Otters sometimes rape baby seals.
For years, questions about sea otters’ alleged propensity toward cross-species sexual violence have passed through Snopes’ inbox. On Nov. 25, 2019, comedian Michele Wolfe teased a segment from an upcoming comedy special that presented the assertion that “otters rape baby seals” as part of a bit, leading us to finally dive into the claim:
The claim is supported by firsthand accounts and multiple scientific studies. A 2010 paper, for example, published in the scientific journal Aquatic Mammals, documented “nineteen occurrences of interspecific sexual behavior between male southern sea otters and juvenile Pacific harbor seals … in Monterey Bay, California, between 2000 and 2002.” That paper documented, for the first time, that otters occasionally inflict enough injury during this “forced copulation” that the juvenile seal is killed, as described in this graphic account:
In one case, a weaned harbor seal pup was resting onshore when [a] male sea otter approached it, grasped it with its teeth and forepaws, bit it on the nose, and flipped it over. The harbor seal moved toward the water with the sea otter following closely. Once in the water, the sea otter gripped the harbor seal’s head with its forepaws and repeatedly bit it on the nose, causing a deep laceration.
The sea otter and pup rolled violently in the water for approximately 15 min, while the pup struggled to free itself from the sea otter’s grasp. Finally, the sea otter positioned itself dorsal to the pup’s smaller body while grasping it by the head and holding it underwater in a position typical of mating sea otters. As the sea otter thrust his pelvis, his penis was extruded and intromission was observed. At 105 min into the encounter, the sea otter released the pup, now dead, and began grooming.
Otters do not direct such violence on juvenile seals only. The above account is similar to an incident described in a 2015 story in the Vancouver Sun, except the victim in that case was a pet dog:
Whiskers [a sea otter], would whistle from the water in the mornings so that the dogs [named Nipper, Killer, and Tuk] would run to the shoreline and bark at him. One day the dogs were down by the rocks barking and Whiskers pushed a log towards them, daring them to jump onto it and come even closer. Pat [Kidder, the dogs’ owner] recalls thinking: “‘Don’t go out on there or he’ll have you and you’ll wind up dead.’ Whiskers was a smart animal.” None of the dogs fell for it. Not then, at least. [A couple of days later,] the Kidders heard more commotion and cast their eyes toward a ramp on a wharf. Tuk was floating in the water — drowned.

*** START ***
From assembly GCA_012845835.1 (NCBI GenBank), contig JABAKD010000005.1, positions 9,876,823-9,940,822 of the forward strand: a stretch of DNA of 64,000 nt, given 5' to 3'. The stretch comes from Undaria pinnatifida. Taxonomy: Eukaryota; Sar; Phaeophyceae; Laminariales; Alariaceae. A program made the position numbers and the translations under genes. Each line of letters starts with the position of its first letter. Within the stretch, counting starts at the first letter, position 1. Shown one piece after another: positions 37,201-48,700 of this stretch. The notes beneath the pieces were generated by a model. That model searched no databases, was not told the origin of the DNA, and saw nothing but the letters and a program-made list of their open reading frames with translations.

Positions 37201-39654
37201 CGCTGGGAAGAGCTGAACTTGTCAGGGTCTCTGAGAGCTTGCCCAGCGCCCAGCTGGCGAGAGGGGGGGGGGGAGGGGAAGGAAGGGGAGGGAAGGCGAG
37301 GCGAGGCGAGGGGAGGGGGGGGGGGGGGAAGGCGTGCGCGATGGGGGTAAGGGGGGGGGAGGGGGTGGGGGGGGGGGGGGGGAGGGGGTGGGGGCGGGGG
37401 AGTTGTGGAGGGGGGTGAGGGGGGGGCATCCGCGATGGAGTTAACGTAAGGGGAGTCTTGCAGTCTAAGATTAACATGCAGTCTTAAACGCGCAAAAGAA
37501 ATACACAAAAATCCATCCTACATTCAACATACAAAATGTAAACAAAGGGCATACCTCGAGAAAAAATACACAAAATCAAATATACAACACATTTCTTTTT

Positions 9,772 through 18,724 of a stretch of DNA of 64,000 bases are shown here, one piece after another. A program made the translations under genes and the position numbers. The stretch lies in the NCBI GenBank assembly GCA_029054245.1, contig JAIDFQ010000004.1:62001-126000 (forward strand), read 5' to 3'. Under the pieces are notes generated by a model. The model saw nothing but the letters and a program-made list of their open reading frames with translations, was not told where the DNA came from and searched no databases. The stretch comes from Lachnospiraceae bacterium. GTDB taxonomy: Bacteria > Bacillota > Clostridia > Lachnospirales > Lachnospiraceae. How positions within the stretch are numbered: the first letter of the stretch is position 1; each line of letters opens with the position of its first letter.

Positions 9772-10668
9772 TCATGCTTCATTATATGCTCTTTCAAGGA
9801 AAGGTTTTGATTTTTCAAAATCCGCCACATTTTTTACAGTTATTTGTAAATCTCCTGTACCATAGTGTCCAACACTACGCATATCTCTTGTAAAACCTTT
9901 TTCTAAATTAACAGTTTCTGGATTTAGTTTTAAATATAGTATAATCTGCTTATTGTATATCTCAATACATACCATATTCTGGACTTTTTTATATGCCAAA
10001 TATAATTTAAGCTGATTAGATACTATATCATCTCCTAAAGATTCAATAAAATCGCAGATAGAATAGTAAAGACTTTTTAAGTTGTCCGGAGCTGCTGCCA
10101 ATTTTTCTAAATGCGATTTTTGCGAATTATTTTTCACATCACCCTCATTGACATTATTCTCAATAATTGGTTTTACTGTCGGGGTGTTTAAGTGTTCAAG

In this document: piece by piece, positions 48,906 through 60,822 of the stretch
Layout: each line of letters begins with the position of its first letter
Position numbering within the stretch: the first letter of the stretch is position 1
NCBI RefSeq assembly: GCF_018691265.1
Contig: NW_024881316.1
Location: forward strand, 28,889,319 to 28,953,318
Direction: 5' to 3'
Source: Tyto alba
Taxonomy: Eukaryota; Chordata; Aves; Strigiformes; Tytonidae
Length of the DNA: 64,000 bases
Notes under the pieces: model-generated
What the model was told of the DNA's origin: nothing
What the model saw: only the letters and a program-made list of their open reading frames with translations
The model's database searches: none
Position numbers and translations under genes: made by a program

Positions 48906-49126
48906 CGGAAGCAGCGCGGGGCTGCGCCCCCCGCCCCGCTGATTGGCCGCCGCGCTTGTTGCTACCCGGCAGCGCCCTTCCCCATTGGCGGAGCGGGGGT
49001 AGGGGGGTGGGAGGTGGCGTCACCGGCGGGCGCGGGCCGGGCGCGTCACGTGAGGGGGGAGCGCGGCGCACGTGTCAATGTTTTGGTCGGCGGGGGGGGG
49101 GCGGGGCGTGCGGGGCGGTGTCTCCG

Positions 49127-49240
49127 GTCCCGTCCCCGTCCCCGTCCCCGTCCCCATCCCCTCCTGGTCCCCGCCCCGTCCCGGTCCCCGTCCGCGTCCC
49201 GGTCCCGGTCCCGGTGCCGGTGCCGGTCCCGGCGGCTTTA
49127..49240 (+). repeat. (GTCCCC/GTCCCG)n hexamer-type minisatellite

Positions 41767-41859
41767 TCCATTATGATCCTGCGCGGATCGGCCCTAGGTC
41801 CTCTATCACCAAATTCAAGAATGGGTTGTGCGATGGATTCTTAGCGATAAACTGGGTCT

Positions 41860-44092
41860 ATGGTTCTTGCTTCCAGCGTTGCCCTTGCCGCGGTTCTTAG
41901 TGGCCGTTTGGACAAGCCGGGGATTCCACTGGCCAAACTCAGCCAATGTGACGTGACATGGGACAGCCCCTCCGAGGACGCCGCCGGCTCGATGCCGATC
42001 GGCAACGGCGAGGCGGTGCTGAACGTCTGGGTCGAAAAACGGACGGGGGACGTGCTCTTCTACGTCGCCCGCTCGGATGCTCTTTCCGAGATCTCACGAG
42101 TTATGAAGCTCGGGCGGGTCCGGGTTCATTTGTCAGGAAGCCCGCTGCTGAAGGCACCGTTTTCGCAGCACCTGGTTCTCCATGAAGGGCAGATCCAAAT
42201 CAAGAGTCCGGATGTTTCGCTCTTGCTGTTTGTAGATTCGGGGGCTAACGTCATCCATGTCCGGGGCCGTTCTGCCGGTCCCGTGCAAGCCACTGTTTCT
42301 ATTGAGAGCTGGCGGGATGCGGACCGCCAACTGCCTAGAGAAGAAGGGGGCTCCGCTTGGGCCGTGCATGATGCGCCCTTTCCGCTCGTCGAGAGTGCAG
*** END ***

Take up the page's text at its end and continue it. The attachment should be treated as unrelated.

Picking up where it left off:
Whiskers was there, too, copulating with the carcass while parading past the other two wildly barking dogs. “He’d go back and forth, holding Tuk’s head up out of the water,” Pat relates. “He was humping it. It was so bizarre. We had never anticipated anything like that.”
What possible explanation exists for this disturbing behavior? One theory, proffered by the authors of the study on the Monterey Bay otters, is that it could be a side effect of the extremely hierarchical behavior of the animal. Male otters must compete with other males to gain control of territory and sexually receptive females. As a result, “males typically establish a dominance hierarchy based on age, size, and relative fitness such that subdominant males will have limited access to receptive females of the same species.” The study authors suggest that an increase in males relative to females could lead subdominant male otters to attempt to mate with individuals of other species, generally female adults or juveniles of either sex, that share the same area.
At least for Monterey Bay and the large number of cases of forced otter-seal copulation documented there in the early 2000s, this scenario has some theoretical support. The sex ratio of that population of otters shifted toward being especially male dominated due to a disproportionate number of female deaths in the 5 to 10 years preceding the study period. Further, male otters unable to control territory sometimes form “male groups” in habitats physically similar to Monterey Bay.
Of course this does not explain the specific and violent behavior evidenced in the examples above, nor does it explain the behavior otters partake in with their victims after their death. It bears mentioning, though, that even regular otter-to-otter sex is no picnic, involving sneak attacks and coercive and violent force:
Copulation normally occurs in the water where the male sea otter will approach the female from behind, grip her around the chest with his forepaws, and grasp her nose or the side of her face with his teeth. Females often initially resist copulatory attempts, but eventually will submit, and the pair may roll and spin in the water, with the male positioned dorsal to the female during copulation.
While we note that “juvenile seals” (as described in the Monterey Bay study) are not necessarily “baby seals” (as in unweaned from their mother), we rank the claim that otters rape “baby” seals (as in young) as “True” because the phenomenon is well-documented scientifically.